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The plate conference is more than an annoying pre-game ritual we have to go through each game; It sets the ground work for your game management. You can earn huge credibility points here. It’s sad to say that this critical part of the game is done so poorly by so many guys its frightening. Most disappointing of all, it’s easy. Being slack here can let coaches think you will be slack through the game and now you have lost a portion of the control of the game before the first pitch. As umpires we need to stay in full control from the moment we step on the field.
First, many times your coming fresh on to the field have a crisp, clean uniform with freshly polished shoes – you look the part. Easy enough.
Next, take proper positioning. I hate too sound remedial, but I’ve seen it done incorrectly so many times I feel it needs to be said; Plate ump behind the plate, base umpire(s) across from the plate facing him. This is part of your job, so do it properly. Even on the small diamond.
As the coaches arrive exchange introductions, as a tool to help me remember their names I write their names on their line up cards. I make every effort to address each coach by their name. It’s a matter of courtesy and professionalism. I also try to make sure they use my name as well.
I recommend developing a few scripts to when conducting the plate conference. I have two I use. One for Rec ball and one for scholastic.
Here’s an example of my script for a high school game from after the introductions and exchange of the line up cards:
“Coach Smith, Coach Jones, we are playing a 7 inning game with no time limit under federation rules and the 10 run rule will be in effect after 4 ½ or 5.
I then give any quick remarks about the ground rules the field. Such as:
· The light posts being outside the fence
· Face of the dugouts being in/out of play
· Anything else needing to be noted
· Some games and fields there won’t be anything to add
Note: I have edited this since I first posted it. Originally I mentioned getting the home coach to take us through his ground rules. I no longer suggest this. Coaches will take you over every nook and cranny of the field and take too long. My new suggestion is to meet briefly before the game with the home coach get his ground rules then you as an umpire make note of the important ones and share those at the plate meeting.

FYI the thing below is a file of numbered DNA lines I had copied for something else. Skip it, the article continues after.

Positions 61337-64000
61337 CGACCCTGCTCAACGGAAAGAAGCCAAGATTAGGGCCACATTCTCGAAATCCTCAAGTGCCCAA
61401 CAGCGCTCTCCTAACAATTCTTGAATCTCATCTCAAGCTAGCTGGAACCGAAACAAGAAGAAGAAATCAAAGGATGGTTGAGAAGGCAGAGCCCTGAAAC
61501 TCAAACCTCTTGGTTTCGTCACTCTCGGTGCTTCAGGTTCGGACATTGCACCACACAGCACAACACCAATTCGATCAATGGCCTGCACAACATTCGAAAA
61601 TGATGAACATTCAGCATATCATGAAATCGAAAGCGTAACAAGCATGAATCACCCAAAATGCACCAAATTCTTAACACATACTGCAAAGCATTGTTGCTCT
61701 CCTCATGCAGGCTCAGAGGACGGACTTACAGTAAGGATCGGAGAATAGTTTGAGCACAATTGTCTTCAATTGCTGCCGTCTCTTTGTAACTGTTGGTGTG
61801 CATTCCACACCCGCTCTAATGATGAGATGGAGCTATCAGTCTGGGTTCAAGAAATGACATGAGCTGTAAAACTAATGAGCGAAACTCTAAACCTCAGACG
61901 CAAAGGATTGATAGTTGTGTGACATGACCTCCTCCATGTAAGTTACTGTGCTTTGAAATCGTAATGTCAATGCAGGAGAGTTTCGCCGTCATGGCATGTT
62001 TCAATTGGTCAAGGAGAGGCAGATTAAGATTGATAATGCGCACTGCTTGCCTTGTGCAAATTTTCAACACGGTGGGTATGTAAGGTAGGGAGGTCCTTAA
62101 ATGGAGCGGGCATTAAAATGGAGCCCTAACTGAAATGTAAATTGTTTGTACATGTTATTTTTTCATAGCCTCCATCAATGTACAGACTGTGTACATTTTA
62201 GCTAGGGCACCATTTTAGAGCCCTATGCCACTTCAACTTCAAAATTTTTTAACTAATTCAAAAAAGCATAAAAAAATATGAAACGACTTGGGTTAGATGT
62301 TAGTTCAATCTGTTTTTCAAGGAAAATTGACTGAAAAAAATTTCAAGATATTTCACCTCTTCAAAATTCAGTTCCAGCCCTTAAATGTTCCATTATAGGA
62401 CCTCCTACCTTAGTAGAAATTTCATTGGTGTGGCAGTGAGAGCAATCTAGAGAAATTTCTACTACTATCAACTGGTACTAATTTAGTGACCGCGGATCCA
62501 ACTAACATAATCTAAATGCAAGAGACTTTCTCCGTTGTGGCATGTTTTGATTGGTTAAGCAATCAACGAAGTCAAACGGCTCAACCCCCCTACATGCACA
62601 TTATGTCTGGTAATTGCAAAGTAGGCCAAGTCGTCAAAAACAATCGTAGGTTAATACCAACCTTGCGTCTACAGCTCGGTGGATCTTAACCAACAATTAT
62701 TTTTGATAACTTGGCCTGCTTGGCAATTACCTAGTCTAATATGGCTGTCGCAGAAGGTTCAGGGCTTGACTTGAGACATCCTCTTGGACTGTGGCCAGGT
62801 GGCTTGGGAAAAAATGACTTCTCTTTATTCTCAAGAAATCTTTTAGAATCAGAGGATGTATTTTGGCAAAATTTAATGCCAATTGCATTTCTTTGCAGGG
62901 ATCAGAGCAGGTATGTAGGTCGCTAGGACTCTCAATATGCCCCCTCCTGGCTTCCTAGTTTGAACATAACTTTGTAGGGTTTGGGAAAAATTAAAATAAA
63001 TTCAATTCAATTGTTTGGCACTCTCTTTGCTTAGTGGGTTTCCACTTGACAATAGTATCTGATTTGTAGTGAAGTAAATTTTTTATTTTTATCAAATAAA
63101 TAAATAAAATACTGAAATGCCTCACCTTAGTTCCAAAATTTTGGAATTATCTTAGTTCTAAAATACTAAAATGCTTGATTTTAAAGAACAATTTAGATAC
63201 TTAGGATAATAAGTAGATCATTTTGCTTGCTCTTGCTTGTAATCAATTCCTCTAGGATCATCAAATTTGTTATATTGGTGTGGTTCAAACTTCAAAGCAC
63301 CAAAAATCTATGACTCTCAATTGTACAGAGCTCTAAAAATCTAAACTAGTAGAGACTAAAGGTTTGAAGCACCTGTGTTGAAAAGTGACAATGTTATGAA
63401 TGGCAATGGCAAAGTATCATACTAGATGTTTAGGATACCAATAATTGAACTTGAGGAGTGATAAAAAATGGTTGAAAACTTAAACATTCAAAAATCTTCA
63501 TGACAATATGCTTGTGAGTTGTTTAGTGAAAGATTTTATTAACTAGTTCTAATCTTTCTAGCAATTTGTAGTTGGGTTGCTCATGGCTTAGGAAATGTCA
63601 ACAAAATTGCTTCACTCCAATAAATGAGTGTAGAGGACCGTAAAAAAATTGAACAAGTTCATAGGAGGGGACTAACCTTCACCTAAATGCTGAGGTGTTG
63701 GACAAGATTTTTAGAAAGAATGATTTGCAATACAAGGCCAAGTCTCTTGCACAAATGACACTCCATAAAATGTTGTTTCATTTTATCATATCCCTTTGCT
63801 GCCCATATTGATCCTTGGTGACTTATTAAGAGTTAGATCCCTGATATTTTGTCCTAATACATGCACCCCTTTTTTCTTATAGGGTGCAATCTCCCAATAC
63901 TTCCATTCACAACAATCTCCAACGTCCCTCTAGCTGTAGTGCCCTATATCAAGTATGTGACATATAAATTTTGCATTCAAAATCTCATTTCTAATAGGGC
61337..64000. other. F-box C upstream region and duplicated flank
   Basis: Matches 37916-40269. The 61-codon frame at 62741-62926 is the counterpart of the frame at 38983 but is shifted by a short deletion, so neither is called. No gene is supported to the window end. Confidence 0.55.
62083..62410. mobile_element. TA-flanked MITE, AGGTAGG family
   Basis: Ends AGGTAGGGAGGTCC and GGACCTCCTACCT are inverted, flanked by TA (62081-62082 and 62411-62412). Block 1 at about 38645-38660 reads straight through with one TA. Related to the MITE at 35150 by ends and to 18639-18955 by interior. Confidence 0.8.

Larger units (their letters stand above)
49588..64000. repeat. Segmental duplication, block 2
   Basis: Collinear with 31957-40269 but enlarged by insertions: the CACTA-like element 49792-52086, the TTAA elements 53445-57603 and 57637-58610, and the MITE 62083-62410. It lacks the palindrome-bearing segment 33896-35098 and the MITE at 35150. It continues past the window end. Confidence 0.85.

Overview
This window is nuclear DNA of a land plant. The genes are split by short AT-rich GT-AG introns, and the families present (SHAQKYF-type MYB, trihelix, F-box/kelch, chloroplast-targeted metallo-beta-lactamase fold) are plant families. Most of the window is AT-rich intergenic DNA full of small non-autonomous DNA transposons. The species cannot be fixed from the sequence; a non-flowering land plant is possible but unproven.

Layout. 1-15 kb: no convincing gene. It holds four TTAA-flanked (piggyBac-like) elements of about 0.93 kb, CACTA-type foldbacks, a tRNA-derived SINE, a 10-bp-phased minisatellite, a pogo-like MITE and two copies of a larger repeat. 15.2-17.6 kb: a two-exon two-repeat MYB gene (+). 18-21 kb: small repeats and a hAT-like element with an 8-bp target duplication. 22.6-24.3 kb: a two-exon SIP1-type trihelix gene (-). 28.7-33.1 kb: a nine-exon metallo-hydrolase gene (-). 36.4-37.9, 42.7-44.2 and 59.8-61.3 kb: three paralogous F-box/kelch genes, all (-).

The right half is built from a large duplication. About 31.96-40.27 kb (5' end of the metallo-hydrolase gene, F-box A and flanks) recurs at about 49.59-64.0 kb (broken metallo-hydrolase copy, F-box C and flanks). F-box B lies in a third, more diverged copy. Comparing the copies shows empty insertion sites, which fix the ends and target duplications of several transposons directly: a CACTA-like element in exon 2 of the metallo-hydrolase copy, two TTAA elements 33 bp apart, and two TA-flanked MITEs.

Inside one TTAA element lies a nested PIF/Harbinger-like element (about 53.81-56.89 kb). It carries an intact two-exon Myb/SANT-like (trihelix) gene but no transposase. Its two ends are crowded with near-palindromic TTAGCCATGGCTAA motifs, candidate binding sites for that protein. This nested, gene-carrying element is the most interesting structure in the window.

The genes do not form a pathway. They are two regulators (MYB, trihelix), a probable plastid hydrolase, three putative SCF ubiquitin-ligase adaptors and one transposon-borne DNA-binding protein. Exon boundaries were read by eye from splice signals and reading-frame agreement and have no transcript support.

I continue my script, “Gentlemen, are all of your players properly equipped?” Note: You must get a verbal affirmative response here. Don’t let a non-answer or head nod slip by. I continue (if necessary), “Keep in mind of our sportsmanship obligations, and let’s have a great game.”
The major difference in my script is that for Rec ball I start immediately behind the plate and go clockwise covering every aspect of the field where I think a ball may get out. For big boy games you don’t need to cover any nook and cranny of the field. Doing so would make you look inexperienced, and therefore diminish your credibility with the coach.
Base guys , at the plate conference you have 3 very important duties:
- Look sharp
- Introduce yourself
- Listen to the ground rules
Please note, other than the introduction, none of the above items require any talking on your part. The only conceivable time you may have permission to speak is during the ground rules. Anything said by the base umpire should be asked directly as it relates to a ground rule the coach lays out. This meeting should be quick to the point and still professional.
I see and read about umpires with a number of bad habits at the plate conference such as issuing warnings, putting their own ground rules into effect, bring up history or other such ridiculous things. This is highly unprofessional and just plain wrong.
If you find yourself in a situation where a AD, Tourny Dir., or some other person is asking you to issue a warning before the game I would suggest asking them make such warnings before the plate conference on their own. This sets a bad, confrontational tone and things can only get worse from there because the coach(es) will be immediately put on the defensive and will now see you as a bad guy.
We also do not bring up history at the conference. History is just that, history, in the past. More likely than not you would eject a coach who brings up history negatively to you, so don’t do that for them. I’m not saying forget completely about it. These things are useful reminders we should keep to ourselves and use as appropriate, but never mention verbally.
Another bad habit I see is being too friendly with one of the coaches. I don’t care if the guy is a good friend from 30 years back in high school. Yucking it up and being overly familiar to one of the coaches leads the other one to think, ‘oh, they’re buddies, I’m screwed.’ He will be on the defensive and will be looking for that close call that doesn’t go his way. On the field your relationship is professional no matter who the coaches are.
Don’t underestimate the power of a good plate conference. It’s an easy way to show you are in control and gain credibility with the coaches.